Aline Bernstein

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Aline Bernstein (December 22, 1880 – September 7, 1955) was an American costume designer. She and Irene Lewisohn founded the Museum of Costume Art.[1]

Early life and family[edit]

She was born in 1880 in New York City to Rebecca and Joseph Frankau, an actor. Joseph was a cousin of London cigar importer Arthur Frankau and thus, by marriage, of novelist and art historian Frank Danby, whom Aline recalled visiting as a child when Joseph Frankau was performing in London.[2] By the time she was 17, both of her parents had died and she was raised by her aunt, Rachel Goldsmith. Goldsmith had a theatrical boarding house on West 44th Street in New York City. Aline married Theodore F. Bernstein, a Wall Street broker, on November 19, 1902.[3] Bernstein and her husband had two children: Theodore Frankau Bernstein (1904–1949), and Mrs. Edla Cusick (1906–1983).[4][5] She died on September 7, 1955 in New York City, aged 74.[6]

Career[edit]

Bernstein was a theater set and costume designer for the Neighborhood Playhouse and in 1926 became the first female member of the Designer's union.[7] She also became a writer, with two books published by Knopf.[8] She was personal friends with Arthur and Blanche Knopf.[8]

  • "Three Blue Suits" (collection of short stories), 1933
  • The Journey Down (over her relationship with Wolfe), Knopf, 1938
  • Miss Condon, Knopf, 1947
  • An Actor's Daughter (memoir), 1940
  • The Martha Washington Doll Book, 1945
  • Masterpieces of Women's Costume of the 18th and 19th Centuries, 1959 (published posthumously)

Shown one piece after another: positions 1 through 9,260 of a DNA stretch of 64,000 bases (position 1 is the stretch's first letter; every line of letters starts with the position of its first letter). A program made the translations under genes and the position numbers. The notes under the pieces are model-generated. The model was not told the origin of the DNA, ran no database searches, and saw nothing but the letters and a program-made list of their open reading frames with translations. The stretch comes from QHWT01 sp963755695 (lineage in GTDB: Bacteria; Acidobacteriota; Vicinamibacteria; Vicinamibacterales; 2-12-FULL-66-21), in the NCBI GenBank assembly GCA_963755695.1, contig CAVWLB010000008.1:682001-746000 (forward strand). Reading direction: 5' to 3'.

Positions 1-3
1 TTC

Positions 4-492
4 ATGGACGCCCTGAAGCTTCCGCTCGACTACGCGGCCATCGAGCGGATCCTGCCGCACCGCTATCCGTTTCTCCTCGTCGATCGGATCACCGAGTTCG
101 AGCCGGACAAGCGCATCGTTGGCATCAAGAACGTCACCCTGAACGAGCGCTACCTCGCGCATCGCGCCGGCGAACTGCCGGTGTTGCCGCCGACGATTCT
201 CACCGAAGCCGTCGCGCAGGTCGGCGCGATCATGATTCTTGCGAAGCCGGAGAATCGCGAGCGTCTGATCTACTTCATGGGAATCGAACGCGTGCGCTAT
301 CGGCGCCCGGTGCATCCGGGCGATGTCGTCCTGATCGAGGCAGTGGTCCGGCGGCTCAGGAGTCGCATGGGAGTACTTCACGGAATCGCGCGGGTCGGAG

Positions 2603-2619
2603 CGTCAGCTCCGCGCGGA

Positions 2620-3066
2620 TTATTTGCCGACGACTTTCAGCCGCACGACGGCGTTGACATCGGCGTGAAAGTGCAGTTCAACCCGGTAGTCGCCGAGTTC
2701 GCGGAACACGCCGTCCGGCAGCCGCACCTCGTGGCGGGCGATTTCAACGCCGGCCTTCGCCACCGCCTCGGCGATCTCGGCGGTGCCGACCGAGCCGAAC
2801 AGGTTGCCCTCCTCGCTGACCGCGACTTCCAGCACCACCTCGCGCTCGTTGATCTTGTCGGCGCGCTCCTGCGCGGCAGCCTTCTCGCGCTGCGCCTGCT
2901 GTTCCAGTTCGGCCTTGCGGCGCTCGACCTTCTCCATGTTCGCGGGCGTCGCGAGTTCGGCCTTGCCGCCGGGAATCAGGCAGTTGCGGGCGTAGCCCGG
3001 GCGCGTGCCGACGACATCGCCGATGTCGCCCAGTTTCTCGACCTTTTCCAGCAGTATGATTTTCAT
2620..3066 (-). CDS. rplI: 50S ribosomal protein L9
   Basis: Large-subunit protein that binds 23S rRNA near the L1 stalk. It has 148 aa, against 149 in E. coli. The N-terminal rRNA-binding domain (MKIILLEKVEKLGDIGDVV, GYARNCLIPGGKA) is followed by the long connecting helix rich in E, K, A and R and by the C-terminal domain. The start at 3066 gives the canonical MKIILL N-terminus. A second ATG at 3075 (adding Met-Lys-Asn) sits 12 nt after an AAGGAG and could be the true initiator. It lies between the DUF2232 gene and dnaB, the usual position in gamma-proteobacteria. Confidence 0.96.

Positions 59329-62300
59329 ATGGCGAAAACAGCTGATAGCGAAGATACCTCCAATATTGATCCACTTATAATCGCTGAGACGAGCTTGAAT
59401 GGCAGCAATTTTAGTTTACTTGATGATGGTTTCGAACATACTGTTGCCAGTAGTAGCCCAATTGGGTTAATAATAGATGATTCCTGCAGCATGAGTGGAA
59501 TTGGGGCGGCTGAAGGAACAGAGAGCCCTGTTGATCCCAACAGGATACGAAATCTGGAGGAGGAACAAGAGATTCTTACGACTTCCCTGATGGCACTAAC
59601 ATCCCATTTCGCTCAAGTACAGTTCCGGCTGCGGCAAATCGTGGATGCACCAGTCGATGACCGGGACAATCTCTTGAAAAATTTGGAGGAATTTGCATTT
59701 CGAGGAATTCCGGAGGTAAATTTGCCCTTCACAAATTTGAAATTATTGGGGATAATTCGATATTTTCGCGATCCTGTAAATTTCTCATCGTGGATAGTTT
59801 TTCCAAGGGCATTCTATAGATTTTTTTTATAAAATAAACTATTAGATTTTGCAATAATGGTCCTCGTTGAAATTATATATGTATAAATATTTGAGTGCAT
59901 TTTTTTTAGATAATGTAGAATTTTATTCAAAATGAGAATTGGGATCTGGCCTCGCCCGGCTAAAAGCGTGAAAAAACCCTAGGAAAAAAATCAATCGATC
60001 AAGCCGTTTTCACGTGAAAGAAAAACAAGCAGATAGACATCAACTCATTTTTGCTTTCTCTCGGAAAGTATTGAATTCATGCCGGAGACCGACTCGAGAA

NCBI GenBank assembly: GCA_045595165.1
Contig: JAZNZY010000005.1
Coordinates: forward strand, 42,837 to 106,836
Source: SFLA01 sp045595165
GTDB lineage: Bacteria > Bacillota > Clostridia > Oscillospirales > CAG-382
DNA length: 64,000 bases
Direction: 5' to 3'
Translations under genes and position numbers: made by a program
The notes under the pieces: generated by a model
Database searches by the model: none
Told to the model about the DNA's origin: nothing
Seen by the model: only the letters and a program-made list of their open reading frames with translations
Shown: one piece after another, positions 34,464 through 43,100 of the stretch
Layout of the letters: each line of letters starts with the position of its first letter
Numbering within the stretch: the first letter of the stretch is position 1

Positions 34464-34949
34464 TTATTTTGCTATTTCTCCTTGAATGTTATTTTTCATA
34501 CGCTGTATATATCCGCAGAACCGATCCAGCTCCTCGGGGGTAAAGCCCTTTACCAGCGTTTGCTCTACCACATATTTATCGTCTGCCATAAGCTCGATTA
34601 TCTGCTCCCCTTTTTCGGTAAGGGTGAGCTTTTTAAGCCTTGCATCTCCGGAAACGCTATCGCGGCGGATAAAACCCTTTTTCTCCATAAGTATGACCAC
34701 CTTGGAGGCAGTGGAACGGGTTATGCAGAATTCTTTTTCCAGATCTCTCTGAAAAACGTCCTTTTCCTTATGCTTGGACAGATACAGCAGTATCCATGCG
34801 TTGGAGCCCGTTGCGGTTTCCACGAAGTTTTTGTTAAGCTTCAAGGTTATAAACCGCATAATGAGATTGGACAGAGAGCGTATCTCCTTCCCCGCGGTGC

Thomas Wolfe[edit]

From 1925 to 1929, Bernstein was romantically linked to Thomas Wolfe, who based the character Esther Jack on her, in his novels Of Time and the River, The Web and the Rock, and You Can't Go Home Again (1940). At the time of his death in 1938, Bernstein possessed some of Wolfe's unpublished manuscripts.[8]

References[edit]

  1. ^ "1944". Playbill. Retrieved December 16, 2008. "Philanthropist Irene Lewisohn died today in New York City. She and her sister Alice built and endowed the Neighborhood Playhouse. With Aline Bernstein she founded the Museum of Costume Art on Fifth Avenue in 1937" 
  2. ^ Bernstein, Aline (1941) An Actor's Daughter, A. A. Knopf – Ch. 7 passim
  3. ^ Biography of Bernstein in Notable American Women: The Modern Period : a Biographical Dictionary, Volume 4, edited by Barbara Sicherman, Carol Hurd Green on Google books
  4. ^ "T. Bernstein, Partner in Brokerage House". New York Times. March 12, 1949. Retrieved December 16, 2008. "Theodore F. Bernstein, a partner in the brokerage house of Carl Loeb, Rhoades Co., 61 Broadway, died yesterday in his office of coronary thrombosis" 
  5. ^ "Aline Bernstein". Jewish Virtual Library. Retrieved December 16, 2008. 
  6. ^ "Aline Bernstein, designer, Dead. Creator of Costumes and Scenes for Stage Wrote Novels and Life Story". New York Times. September 8, 1955. Retrieved December 16, 2008. "... a sister, Miss Ethel Frankau, and two grandchildren. A son, Theodore Frankau Bernstein, died about seven years ago." 
  7. ^ Stage Designers in Early Twentieth-Century America: Artists, Activists, Cultural Critics, By Christin Essin, 2012 on Google books
  8. ^ a b c Mauldin, Joanne Marshall (2007). Thomas Wolfe: When Do the Atrocities Begin?. University of Tennessee Press. p. 229. ISBN 1-57233-494-0. 

External links[edit]